Date of Award
The Americans with Disabilities Act (ADA) of 1990 requires medical facilities to provide auxiliary aids, including interpreters, to all patients who need them to ensure that they have the same level of access to effective communication as those without disabilities (National Association of the Deaf [NAD], n.d.). However, without a national certification for signed language interpreters who work in healthcare settings, that law is hardly enforced, which is problematic. Multiple communication breakdowns have resulted from: family members and friends taking on the role of an interpreter; an interpreter not being provided; medical facilities hiring unqualified interpreters; and controversial use of video remote interpreting (VRI). These negative experiences have also led to many Deaf people being less inclined to seek medical care and routine appointments. Ultimately, the lack of access to qualified interpreters has affected the general health of the Deaf community. The goal of this thesis will be to examine the need for a national medical specialization certification for signed language interpreters. The research and findings are presented as a meta-synthesis of the existing literature on the topic. The thesis will also provide suggestions for how that certification could be implemented, and the training programs necessary to equip interpreters for the specialization certification.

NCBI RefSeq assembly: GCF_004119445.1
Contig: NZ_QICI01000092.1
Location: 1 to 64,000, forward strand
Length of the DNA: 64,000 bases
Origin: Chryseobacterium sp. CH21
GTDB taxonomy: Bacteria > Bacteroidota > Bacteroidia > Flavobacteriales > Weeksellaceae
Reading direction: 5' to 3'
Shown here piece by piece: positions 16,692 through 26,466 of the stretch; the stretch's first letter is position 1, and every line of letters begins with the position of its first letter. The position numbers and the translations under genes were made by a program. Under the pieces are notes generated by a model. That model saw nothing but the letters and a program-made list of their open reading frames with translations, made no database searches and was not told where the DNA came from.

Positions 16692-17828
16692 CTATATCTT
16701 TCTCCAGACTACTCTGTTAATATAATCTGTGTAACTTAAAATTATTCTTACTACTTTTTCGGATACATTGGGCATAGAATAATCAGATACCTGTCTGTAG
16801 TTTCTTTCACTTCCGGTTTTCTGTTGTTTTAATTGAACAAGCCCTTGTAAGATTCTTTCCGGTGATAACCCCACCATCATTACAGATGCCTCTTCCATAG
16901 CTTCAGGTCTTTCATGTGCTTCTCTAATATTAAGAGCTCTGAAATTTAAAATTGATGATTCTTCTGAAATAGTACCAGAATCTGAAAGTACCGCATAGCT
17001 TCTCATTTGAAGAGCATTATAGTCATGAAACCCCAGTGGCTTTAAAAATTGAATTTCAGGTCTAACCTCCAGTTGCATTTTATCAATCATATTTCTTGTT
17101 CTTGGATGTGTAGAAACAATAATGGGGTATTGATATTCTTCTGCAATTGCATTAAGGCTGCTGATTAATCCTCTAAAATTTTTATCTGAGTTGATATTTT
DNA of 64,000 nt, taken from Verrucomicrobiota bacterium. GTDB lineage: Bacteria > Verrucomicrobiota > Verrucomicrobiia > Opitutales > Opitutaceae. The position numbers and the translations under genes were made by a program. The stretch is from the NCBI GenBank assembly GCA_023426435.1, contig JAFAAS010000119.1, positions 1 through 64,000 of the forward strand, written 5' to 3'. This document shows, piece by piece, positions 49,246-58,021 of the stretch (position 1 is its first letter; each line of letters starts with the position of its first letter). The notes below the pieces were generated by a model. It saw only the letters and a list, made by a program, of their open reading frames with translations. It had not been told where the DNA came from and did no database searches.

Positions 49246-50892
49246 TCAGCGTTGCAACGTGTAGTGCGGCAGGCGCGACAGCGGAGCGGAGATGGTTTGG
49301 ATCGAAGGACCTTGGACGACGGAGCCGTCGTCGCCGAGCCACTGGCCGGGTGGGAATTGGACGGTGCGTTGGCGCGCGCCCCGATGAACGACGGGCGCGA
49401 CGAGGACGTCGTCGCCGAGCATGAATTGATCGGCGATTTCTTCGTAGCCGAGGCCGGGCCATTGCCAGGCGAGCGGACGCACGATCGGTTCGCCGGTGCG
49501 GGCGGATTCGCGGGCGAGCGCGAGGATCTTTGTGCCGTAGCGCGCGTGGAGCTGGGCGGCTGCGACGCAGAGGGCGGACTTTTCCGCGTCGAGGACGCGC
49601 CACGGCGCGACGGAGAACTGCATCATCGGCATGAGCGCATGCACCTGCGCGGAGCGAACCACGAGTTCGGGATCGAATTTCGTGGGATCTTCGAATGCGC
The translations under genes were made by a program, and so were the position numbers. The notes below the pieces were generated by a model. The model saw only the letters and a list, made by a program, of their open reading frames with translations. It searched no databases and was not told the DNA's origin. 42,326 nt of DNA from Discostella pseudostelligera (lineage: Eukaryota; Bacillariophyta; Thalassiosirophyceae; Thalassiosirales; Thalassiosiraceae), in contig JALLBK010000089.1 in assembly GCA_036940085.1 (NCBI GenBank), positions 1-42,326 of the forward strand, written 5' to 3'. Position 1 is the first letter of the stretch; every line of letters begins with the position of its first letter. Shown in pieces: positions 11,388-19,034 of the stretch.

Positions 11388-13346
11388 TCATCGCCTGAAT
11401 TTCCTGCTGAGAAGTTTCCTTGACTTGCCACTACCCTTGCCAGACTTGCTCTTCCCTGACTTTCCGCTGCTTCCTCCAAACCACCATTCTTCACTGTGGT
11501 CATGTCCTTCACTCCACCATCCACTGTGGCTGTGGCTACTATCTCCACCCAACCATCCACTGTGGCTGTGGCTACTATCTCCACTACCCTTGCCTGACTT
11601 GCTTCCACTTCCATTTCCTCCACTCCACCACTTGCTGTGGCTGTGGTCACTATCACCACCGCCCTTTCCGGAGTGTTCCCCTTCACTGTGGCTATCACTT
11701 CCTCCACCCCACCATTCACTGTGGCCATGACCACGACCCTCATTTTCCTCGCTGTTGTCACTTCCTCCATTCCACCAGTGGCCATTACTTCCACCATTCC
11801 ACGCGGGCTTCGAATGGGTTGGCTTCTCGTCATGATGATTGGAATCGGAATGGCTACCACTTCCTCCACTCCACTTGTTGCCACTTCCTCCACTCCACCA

Desrosiers, Patricia, "Signed Language Interpreting in Healthcare Settings: Who is qualified?" (2017). Honors Senior Theses/Projects. 123.